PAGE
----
A teen finds herself terrorized on the anniversary of her mother’s murder. Scream is that girl. This movie should be required viewing for slasher fans and horror movie buffs. Because August is the month of Wes Craven’s birthday, and the anniversary of his death, this movie has been on my mind lately. It’s arguably one of his most popular works alongside A Nightmare on Elm Street and for valid reasons. I just rewatched the entire franchise a couple of months ago. However, I might do it again on August 30th to chase away the sads when the timeline remembers that’s the day we lost one of the best.

Candyman (2021)
Where You Can Watch: Prime Video
Monkeypaw put the Candyman legacy into the hands of Black creators that explored gentrification in Chicago. I also love this movie! I’m here for the conversation about the stories we tell, who gets to tell the stories, and for finally decentering whiteness in this franchise. Nia DaCosta gave us art that will hopefully motivate more of us to reclaim and take control of our narratives. After all, I know I’m tired of people talking about us while silencing us and refusing to make room at the table. I also clocked that this is the third Monkeypaw joint on Alrinthea’s list. Because I’m a Monkeypaw stan account, I support her choices. I can be found giving all three of these movies 10s across the board on various social media accounts. 

Alien (1979)
Where You Can Watch: Hulu
The crew of a spacecraft refuses to listen to a woman and wakes up an Alien that is not having it. I love that so many of my favorites understand this is a horror movie after decades of film bros being strong and wrong about it not belonging in the genre. It makes me love each of them a little bit more. This, along with all the other movies on the list, makes me think Alrinthea is here for karmic justice. “In space, no one can hear you scream,” but an alien will throw hands if you want to fuck around and find out. Let’s be honest, many people in Candyman and Get Out learned that lesson on Earth from Black folks who were over it. I LOVE to see it.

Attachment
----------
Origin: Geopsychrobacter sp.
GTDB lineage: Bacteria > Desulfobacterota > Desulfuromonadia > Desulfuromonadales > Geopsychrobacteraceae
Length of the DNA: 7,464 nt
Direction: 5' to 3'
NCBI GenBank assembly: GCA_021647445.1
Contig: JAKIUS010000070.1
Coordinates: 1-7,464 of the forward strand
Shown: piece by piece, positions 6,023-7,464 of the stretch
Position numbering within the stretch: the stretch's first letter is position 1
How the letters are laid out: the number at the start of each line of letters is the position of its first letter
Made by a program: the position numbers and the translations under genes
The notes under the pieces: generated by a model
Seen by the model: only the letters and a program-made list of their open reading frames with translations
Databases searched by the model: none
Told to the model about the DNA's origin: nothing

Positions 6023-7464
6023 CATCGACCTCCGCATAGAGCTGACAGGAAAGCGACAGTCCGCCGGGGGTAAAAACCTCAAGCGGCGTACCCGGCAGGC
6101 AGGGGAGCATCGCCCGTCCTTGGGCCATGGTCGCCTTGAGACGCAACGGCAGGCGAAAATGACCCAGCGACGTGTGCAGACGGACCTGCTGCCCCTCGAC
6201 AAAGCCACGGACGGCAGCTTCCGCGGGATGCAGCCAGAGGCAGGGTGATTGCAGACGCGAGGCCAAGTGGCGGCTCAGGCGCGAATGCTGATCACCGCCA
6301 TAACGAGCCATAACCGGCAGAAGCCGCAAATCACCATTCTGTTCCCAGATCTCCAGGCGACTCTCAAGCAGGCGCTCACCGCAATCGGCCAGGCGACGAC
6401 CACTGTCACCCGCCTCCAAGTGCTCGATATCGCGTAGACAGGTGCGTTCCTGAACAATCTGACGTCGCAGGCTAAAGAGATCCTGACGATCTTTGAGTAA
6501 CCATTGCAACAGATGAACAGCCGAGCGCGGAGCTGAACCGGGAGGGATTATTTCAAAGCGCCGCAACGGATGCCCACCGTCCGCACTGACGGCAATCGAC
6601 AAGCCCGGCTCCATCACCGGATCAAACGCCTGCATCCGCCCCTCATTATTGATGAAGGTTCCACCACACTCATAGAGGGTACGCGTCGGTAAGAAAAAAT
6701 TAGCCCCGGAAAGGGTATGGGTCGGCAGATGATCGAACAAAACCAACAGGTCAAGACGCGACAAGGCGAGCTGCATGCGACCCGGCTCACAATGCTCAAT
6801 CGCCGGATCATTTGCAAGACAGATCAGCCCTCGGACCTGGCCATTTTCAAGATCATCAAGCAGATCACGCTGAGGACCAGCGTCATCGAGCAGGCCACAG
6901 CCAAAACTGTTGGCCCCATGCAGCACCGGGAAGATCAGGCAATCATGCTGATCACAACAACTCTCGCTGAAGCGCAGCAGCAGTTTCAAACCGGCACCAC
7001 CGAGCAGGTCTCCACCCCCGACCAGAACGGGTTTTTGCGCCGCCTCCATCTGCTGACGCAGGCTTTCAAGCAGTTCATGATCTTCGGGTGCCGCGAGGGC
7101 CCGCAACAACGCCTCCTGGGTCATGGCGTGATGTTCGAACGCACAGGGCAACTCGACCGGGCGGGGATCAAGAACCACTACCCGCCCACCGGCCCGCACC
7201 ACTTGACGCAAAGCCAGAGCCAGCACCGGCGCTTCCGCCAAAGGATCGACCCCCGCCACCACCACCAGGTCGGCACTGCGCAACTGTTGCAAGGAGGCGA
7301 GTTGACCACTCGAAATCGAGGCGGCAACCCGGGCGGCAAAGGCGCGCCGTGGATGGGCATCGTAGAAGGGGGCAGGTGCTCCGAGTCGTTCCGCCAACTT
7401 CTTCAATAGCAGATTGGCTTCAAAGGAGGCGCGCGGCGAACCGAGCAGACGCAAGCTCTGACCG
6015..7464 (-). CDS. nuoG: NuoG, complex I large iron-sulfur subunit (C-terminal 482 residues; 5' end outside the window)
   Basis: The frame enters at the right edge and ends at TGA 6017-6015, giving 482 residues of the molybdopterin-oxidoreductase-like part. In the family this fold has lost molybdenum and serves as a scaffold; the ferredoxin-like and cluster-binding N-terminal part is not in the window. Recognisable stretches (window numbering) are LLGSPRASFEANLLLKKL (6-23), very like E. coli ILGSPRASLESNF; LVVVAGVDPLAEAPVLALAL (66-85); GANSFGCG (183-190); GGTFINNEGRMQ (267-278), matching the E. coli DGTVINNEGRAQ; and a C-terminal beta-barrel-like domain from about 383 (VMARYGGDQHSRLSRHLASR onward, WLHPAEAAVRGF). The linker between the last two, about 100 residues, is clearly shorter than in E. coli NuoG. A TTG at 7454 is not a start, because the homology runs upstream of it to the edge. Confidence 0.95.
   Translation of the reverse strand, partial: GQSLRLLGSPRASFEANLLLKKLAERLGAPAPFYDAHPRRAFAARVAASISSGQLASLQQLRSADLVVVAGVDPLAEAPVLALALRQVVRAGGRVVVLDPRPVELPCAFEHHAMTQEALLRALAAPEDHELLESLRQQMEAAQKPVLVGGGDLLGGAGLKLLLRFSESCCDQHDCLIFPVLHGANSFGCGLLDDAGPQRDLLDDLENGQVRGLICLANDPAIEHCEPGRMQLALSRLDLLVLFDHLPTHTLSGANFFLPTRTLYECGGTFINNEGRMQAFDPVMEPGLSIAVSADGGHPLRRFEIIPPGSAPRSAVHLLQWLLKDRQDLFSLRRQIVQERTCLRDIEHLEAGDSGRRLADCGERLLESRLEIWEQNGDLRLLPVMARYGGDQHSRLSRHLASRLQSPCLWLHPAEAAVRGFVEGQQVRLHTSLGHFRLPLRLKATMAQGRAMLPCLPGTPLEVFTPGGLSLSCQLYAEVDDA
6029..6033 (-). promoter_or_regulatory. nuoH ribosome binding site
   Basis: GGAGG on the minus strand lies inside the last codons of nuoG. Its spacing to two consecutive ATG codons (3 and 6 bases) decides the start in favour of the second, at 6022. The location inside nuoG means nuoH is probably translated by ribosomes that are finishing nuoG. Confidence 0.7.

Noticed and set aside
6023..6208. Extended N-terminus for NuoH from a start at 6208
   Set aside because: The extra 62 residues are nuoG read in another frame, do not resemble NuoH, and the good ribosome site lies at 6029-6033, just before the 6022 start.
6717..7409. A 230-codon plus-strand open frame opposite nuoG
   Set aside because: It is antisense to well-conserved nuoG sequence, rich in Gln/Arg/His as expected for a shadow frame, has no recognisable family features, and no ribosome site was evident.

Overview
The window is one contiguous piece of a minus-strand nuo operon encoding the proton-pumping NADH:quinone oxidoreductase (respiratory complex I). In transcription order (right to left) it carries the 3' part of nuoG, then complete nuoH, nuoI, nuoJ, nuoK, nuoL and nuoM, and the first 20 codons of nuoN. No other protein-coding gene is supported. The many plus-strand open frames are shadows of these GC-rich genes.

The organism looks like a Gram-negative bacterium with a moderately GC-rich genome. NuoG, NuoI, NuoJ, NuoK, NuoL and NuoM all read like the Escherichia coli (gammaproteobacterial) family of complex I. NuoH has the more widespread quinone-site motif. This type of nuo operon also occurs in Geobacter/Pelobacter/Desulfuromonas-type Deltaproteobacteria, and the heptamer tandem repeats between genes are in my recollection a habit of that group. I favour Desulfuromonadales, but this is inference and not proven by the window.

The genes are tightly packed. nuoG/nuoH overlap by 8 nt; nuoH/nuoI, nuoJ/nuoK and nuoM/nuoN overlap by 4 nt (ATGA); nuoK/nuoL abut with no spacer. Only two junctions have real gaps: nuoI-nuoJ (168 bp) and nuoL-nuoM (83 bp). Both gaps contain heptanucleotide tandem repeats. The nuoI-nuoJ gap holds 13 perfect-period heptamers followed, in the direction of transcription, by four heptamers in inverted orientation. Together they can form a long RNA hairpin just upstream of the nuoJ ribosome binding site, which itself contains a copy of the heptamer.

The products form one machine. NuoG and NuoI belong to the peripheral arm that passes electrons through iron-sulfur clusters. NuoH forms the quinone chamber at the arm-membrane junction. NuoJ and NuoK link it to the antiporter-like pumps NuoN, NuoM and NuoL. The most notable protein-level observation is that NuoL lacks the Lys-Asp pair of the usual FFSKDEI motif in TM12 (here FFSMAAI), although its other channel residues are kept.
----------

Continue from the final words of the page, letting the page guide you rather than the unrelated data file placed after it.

Now that Alrinthea Carter is done pulling these titles from my diary, I can celebrate another one of my favorites coming through here with taste. She brought a list that makes me want to write an essay on these movies where karma catches people who tried it. These movies scream that you should listen to women, stop interrupting Black folks, and stay in your lane. As a Gemini, I support those messages. Because I know you are now a fan of Ms.Carter, I’m going to suggest you follow her on Instagram, Twitter, and her website. I’m also going to suggest you keep an eye out for this horror script that will hopefully be one of the first things greenlit when the strike ends. In the meantime, rewatch A Black Lady Sketch Show and listen for me screaming, “I know her,” from outside your house when you watch season 3’s credits.

About Post Author

Alma

Horror is kind of my thing. I consume so much horror that it leaks into my dreams and creates the most uncomfortable sleep paralysis episodes. Just ask the shadow man at the end of the bed, he’ll tell you. I don’t consider myself a professional critic, mainly because I don’t get paid, but I do enjoy discussing horror with anyone who will listen.